Istanbul October 20 2022: Turkey’s central bank lowered its benchmark interest rate for the third time in a row and by a bigger magnitude than forecast, signaling it’s close to ending a series of cuts that have pushed an ultra-loose monetary policy to new extremes.
Led by Governor Sahap Kavcioglu, the Monetary Policy Committee reduced its one-week repo rate to 10.5% from 12% on Thursday, despite annual inflation rocketing past 83%. The MPC said it will consider “taking a similar step at the following meeting and ending the rate-cut cycle,” according to a statement accompanying its decision.
Only Bloomberg Economics correctly predicted the move. Most analysts expected a smaller cut after President Recep Tayyip Erdogan’s explicit calls for rates to come down to single digits by the end of this year. The lira traded little changed after the announcement.
“From an economic standpoint, I’m appalled,” said Cristian Maggio, head of portfolio strategy at TD Securities in London. “From a market angle, nothing moves as the central bank has full control of the FX market in this moment.”
Turkey is an outlier in a world where policy makers are aggressively raising borrowing costs in response to the biggest inflation shocks in decades.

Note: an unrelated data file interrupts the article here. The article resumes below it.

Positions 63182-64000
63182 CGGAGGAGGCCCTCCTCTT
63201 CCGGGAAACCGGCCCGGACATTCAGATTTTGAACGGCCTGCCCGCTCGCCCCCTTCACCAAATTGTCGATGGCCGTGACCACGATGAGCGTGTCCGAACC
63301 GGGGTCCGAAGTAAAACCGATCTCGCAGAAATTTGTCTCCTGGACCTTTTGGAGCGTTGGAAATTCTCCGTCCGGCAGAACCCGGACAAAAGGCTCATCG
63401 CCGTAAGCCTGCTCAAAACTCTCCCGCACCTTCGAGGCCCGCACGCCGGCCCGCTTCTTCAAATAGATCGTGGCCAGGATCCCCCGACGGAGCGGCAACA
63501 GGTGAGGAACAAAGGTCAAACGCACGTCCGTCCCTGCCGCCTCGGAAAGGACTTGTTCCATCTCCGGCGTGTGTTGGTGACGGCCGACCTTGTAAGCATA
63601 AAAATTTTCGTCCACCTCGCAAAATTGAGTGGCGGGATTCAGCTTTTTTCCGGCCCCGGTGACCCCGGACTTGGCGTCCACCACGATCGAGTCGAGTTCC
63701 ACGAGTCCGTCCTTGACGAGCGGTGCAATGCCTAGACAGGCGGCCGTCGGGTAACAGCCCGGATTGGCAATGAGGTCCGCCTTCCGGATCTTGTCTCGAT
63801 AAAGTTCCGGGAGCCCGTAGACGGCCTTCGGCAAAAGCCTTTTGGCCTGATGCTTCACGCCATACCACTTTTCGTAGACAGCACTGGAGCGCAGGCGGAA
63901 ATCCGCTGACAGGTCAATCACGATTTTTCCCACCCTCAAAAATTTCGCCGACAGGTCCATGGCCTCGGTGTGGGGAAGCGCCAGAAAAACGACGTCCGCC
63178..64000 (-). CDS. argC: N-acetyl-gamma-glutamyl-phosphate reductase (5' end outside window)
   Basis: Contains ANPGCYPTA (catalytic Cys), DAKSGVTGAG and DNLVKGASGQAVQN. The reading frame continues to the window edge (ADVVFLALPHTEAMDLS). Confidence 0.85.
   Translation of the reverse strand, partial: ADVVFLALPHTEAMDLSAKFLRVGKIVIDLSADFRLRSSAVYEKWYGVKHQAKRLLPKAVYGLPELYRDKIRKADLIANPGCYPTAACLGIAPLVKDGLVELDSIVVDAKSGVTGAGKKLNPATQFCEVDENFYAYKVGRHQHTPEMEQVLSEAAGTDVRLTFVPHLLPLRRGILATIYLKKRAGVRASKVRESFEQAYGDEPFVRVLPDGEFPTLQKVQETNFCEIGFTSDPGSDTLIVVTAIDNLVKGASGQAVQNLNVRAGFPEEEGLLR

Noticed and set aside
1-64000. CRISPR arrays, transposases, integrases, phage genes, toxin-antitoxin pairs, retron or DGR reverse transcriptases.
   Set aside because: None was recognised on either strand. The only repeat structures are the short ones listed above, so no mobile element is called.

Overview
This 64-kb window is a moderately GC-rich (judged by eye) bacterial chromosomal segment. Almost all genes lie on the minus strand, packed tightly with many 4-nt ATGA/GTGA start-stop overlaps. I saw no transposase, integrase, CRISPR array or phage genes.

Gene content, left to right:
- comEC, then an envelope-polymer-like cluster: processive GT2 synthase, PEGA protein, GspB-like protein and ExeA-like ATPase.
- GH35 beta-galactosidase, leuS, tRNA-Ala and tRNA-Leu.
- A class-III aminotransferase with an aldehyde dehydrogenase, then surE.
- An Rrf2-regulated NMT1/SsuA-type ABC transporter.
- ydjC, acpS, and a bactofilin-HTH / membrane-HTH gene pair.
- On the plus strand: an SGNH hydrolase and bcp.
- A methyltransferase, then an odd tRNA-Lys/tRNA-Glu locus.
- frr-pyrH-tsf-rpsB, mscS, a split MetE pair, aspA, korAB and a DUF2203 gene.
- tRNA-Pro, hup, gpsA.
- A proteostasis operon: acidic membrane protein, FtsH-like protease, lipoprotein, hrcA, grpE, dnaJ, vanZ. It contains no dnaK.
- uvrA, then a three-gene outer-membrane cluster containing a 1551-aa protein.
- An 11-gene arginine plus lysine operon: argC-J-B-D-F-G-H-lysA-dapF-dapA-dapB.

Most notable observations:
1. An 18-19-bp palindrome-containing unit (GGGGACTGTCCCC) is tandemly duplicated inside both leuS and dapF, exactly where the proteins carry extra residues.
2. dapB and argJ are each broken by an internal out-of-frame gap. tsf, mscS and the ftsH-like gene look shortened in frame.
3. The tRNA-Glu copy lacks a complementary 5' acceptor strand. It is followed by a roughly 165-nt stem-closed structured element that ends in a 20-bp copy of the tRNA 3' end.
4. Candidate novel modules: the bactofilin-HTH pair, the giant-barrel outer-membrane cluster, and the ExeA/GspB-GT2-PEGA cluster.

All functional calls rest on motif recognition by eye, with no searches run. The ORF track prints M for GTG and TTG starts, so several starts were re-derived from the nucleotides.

Despite the biggest surge in consumer prices since 1998, the Turkish central bank surprised by resuming cuts in August following a months-long pause, signaling that the threat of an economic slowdown warrants lower rates.
It described the price pressures as “transitory” and blamed them on the global rally in commodity costs, stoked by Russia’s invasion of Ukraine in February.
But even before the war, inflation in Turkey was approaching 50%, following an easing cycle at the end of last year that slashed rates by 500 basis points. Annual price growth last month was nearly 17 times the central bank’s official target.
At the same time, policy rates in Turkey have grown increasingly disconnected from monetary conditions across much of the economy. A series of what officials call macroprudential measures have engineered a slowdown in lending with regulatory changes, such as the introduction of collateral requirements.
The approach has sought to ensure that credit flows into industries favored by Erdogan, who’s counting on cheap money to increase production and investment as well as create new jobs. The president fired all three of Kavcioglu’s predecessors for taking a line he deemed insufficiently dovish.